Immunology in the clinic review series; focus on cancer: Tumour-associated macrophages: Undisputed stars of the inflammatory tumour microenvironment

Research output: Contribution to journalArticle

Abstract

Mononuclear phagocytes are cells of the innate immunity that defend the host against harmful pathogens and heal tissues after injury. Contrary to expectations, in malignancies, tumour-associated macrophages (TAM) promote disease progression by supporting cancer cell survival, proliferation and invasion. TAM and related myeloid cells [Tie2 + monocytes and myeloid-derived suppressor cells (MDSC)] also promote tumour angiogenesis and suppress adaptive immune responses. These divergent biological activities are mediated by macrophages/myeloid cells with distinct functional polarization, which are ultimately dictated by microenvironmental cues. Clinical and experimental evidence has shown that cancer tissues with high infiltration of TAM are associated with poor patient prognosis and resistance to therapies. Targeting of macrophages in tumours is considered a promising therapeutic strategy: depletion of TAM or their 're-education' as anti-tumour effectors is under clinical investigation and will hopefully contribute to the success of conventional anti-cancer treatments.

Original languageEnglish
Pages (from-to)195-205
Number of pages11
JournalClinical and Experimental Immunology
Volume167
Issue number2
DOIs
Publication statusPublished - Feb 2012

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Tumor Microenvironment
Allergy and Immunology
Macrophages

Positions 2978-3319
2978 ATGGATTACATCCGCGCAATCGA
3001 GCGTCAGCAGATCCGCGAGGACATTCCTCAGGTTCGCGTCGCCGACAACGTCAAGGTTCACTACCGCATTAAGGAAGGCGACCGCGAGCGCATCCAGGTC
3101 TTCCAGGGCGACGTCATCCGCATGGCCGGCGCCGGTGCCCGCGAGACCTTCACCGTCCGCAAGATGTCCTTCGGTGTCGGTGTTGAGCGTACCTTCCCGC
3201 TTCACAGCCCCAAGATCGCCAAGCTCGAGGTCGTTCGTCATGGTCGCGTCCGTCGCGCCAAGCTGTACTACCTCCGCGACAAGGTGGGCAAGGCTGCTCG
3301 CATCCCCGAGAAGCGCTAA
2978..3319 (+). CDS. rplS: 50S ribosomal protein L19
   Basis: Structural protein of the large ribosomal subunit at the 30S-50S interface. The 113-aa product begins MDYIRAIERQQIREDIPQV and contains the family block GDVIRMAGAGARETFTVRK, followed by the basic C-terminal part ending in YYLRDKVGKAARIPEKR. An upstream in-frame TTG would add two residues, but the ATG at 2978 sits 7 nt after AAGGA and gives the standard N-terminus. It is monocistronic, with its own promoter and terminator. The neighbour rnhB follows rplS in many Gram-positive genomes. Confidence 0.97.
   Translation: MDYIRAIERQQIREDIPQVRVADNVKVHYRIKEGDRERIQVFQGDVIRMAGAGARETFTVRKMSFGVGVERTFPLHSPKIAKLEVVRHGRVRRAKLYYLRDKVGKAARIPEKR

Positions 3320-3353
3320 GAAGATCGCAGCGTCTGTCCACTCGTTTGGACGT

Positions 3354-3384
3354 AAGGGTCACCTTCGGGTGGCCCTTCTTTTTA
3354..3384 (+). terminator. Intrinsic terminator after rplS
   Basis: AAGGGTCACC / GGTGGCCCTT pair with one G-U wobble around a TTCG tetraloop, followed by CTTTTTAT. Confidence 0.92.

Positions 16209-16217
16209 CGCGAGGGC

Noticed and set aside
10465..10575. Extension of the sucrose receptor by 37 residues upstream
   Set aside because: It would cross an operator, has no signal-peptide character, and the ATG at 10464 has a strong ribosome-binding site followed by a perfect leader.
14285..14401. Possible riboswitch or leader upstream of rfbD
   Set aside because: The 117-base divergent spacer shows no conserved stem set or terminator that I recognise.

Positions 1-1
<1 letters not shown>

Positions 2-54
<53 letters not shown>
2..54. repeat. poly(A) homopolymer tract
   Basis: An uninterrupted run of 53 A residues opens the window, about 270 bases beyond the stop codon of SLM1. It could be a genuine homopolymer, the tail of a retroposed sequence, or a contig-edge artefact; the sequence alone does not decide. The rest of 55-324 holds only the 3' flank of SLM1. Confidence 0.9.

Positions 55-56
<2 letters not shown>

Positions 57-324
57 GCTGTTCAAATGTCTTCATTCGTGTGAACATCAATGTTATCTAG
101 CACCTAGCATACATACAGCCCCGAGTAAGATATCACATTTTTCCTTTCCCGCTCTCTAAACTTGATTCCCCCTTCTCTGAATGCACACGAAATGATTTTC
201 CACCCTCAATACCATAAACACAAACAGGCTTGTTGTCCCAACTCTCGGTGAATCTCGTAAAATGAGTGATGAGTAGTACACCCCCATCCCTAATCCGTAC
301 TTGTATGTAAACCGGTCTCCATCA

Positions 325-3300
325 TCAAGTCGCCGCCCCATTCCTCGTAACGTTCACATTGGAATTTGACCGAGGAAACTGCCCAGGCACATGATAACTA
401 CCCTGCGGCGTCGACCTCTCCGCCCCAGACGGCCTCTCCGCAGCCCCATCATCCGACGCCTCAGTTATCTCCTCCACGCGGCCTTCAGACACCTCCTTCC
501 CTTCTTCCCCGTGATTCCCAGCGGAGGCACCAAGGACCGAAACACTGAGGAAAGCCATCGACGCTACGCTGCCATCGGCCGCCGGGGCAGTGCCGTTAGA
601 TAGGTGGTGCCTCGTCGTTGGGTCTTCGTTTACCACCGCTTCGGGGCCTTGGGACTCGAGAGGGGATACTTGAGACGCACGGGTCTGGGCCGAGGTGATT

Neoplasms
Myeloid Cells
Adaptive Immunity
Phagocytes
Innate Immunity
Cues
Disease Progression
Monocytes
Cell Survival
Therapeutics
Cell Proliferation
Education

Keywords

  • Angiogenesis
  • Cancer
  • Inflammation
  • Myeloid cells
  • Tumour-associated macrophages

ASJC Scopus subject areas

  • Immunology
  • Immunology and Allergy

Cite this

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abstract = "Mononuclear phagocytes are cells of the innate immunity that defend the host against harmful pathogens and heal tissues after injury. Contrary to expectations, in malignancies, tumour-associated macrophages (TAM) promote disease progression by supporting cancer cell survival, proliferation and invasion. TAM and related myeloid cells [Tie2 + monocytes and myeloid-derived suppressor cells (MDSC)] also promote tumour angiogenesis and suppress adaptive immune responses. These divergent biological activities are mediated by macrophages/myeloid cells with distinct functional polarization, which are ultimately dictated by microenvironmental cues. Clinical and experimental evidence has shown that cancer tissues with high infiltration of TAM are associated with poor patient prognosis and resistance to therapies. Targeting of macrophages in tumours is considered a promising therapeutic strategy: depletion of TAM or their 're-education' as anti-tumour effectors is under clinical investigation and will hopefully contribute to the success of conventional anti-cancer treatments.",
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